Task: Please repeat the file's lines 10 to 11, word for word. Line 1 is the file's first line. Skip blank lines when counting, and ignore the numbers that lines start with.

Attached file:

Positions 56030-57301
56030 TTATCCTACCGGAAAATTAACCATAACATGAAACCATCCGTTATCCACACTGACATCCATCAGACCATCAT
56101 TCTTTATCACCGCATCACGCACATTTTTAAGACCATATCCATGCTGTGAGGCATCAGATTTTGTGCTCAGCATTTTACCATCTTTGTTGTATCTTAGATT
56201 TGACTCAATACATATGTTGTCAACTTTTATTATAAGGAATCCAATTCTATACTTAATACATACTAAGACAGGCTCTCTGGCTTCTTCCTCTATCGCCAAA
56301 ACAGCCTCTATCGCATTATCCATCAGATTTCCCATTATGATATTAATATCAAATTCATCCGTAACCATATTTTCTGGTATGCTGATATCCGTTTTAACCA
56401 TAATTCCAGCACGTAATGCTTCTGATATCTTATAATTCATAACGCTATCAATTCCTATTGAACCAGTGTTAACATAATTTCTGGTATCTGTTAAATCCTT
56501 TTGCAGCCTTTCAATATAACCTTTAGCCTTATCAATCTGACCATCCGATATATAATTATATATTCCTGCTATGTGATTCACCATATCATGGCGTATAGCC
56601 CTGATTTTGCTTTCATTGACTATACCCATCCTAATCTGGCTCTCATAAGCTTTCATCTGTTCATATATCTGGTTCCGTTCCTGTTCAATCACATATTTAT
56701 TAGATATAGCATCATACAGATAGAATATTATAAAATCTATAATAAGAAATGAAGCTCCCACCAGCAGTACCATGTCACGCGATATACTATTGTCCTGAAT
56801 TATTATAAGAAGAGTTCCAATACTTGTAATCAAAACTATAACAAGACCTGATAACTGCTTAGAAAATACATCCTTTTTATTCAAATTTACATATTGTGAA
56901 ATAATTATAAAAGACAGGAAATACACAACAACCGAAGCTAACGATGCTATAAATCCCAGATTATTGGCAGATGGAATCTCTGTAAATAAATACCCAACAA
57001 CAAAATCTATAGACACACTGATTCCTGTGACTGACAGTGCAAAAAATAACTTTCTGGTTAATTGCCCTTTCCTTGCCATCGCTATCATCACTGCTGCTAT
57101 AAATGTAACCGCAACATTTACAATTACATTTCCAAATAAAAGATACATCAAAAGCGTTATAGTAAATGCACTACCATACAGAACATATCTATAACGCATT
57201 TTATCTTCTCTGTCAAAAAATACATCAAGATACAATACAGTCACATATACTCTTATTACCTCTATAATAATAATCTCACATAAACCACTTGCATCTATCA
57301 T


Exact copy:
56801 TATTATAAGAAGAGTTCCAATACTTGTAATCAAAACTATAACAAGACCTGATAACTGCTTAGAAAATACATCCTTTTTATTCAAATTTACATATTGTGAA
56901 ATAATTATAAAAGACAGGAAATACACAACAACCGAAGCTAACGATGCTATAAATCCCAGATTATTGGCAGATGGAATCTCTGTAAATAAATACCCAACAA